That's where Molinism steps in, and says that God not only foresees the future as it will be without him acting, but also sees all the futures that will occur if he acts in all possible ways. ie his has knowledge of "counterfactals" (=how things would change in the future if something changed in the past). Molinism's problem is that it tries to endorse a strong position on free will called Libertarian Free Will. But the grounding objection shows this is inconsistent with foreknowledge of conterfactuals.

But you can get a coherent position by going one step further and taking Molinism's foreknowledge of counterfactuals and joining it with a 'weaker' version of free will called Compatibilism. That gives you double-predestination, but also complete and utter human freedom (for a certain definition thereof). This resulting position could really be Calvinist or Arminian depending on how you spun the details. However I think most Arminians would want to endorse LFW and reject Compatibilism.

Blogger Andrew said...

Actually, thinking about the difference between Calvinism and a Compatibilist version of Arminianism, the real difference is the Calvinist idea of regeneration.

In compatibilist Arminianism, God by virtue of his foreknowledge of counterfactuals, takes that knowledge and tries to organize the world so that things play out as optimally as possible. People are eventually saved by doing the right things "faith" or "works" or whatever. That they would do these things was foreseen by God at the beginning of time.

Whereas in Calvinism there is the claim that no amount of simply organizing the world would result in people doing what is necessary for salvation. Hence even with Compatibilism God cannot arrange it so that people get saved. God has to actually intervene miraculously on a individual basis to regenerate people and change the internals of their mind. The idea of compatibilism then, seems to lend nothing to Calvinism per se.

Blogger Peter Kirk said...

Jeremy and Andrew, thanks for the clarifications, and the reminder of what Molinism means. I wasn't really trying to defend Molinism, rather to find an alternative to it, to rescue your classical Arminian picture. I guess what I am doing is to qualify "libertarian" in the understanding of free will.

As a result I probably end up with your compatibilist Arminianism - with salvation by faith, not works. Well, I have been trying to convince the self-identified Calvinist Jeremy that he is actually a compatibilist Arminian, or more precisely that there is no logical difference between his position and compatibilist Arminianism. You are tending to confirm that.

Perhaps the difference between us is that I understand God's love and justice as requiring him "to organize the world so that things play out as optimally as possible", in the somewhat crude terms you put it. Jeremy might just say that it is up to God to decide how optimal his strategy will be. I don't see how any non-optimal strategy can be worthy of God. But as humans we cannot know the factors on which he decides on optimality. So the difference between his position and mine becomes a theoretical one in the mind of God, so not one we can really disagree on!

Blogger Peter Kirk said...

Andrew, I have an illustration which I think shows that your original argument is invalid. Imagine a trampoline (assumed to be completely mechanistic and deterministic), on which a number of children are playing. Suppose that the children have libertarian free will, or at least that the trampoline has no foreknowledge of exactly when and where the children are going to jump on it. Yet the trampoline knows exactly how it will react to each jump, which is predetermined by its mechanism. Moreover, when the children get off it, it very quickly returns to a predetermined default state which is not dependent on the children's jumps.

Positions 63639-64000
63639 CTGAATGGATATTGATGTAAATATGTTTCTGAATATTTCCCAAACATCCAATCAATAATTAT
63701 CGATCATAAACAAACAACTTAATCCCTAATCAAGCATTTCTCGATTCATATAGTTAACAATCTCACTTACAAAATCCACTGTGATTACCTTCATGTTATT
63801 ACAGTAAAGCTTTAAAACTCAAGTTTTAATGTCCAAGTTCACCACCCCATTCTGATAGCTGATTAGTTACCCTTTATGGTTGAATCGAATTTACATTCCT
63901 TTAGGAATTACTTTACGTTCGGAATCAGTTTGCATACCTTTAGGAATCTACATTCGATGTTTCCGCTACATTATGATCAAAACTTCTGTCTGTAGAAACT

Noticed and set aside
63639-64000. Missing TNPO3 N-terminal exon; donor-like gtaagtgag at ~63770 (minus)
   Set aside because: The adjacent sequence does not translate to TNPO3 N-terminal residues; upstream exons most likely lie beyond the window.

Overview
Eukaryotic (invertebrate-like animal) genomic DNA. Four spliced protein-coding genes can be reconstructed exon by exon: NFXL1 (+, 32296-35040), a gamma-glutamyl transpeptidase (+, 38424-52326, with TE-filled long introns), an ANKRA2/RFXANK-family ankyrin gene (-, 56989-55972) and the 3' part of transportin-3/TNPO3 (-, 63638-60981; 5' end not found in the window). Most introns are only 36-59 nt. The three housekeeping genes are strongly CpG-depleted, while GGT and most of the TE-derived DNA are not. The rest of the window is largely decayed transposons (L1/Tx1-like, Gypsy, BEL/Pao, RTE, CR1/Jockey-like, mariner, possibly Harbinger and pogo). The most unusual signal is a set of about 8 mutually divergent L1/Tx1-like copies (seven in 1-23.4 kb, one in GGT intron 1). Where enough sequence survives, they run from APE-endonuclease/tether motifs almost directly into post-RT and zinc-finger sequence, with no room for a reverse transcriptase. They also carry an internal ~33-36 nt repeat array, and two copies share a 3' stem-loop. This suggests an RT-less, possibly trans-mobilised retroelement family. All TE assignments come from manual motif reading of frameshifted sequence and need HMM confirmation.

This is true because the trampoline is a negative feedback mechanism. Its state is not chaotic and there is no positive feedback - assuming that the children don't manage to destroy or knock over the trampoline. Its mechanism acts to cancel out, in a rather short time, any perturbation to its state caused by the children jumping.

Similarly, there is surely a logically tenable situation in which God works to control the flow of history in general terms, and effectively acts as a negative feedback mechanism in damping down the individual perturbations to this flow caused by individual acts of libertarian free will by the human players in history. In this way he is able to direct events more or less according to his overall plan, even if the details are not determined by him. If God's responses to each possible perturbation are predetermined, as with the trampoline, this is Molinism rather than Open Theism.

This is not a picture which I am advocating. It implies views of history and of divine intervention in it which I do not hold. Nevertheless, surely it is a philosophically consistent model.

Blogger Andrew said...

Peter your last example seems to be one of the most common variations of open theism: That God knows all possible futures that human free will could result in and how he would respond in each of them. Molinism, by contrast, claims God possesses something called "exhaustive definite foreknowledge" (EDF) which means God has certain knowledge of absolutely everything that is going to happen.

Whether Jeremy is a Arminian who holds to compatibilism or a Calvinist is really, as I said, determined by whether he thinks God regenerates specific individuals. Simply embracing compatibilism and EDF does not make one a Calvinist... it makes one an Arminian unless the Calvinist doctrine of regeneration is added.

Blogger Ronald W. Di Giacomo said...

Molinism ends in dualism.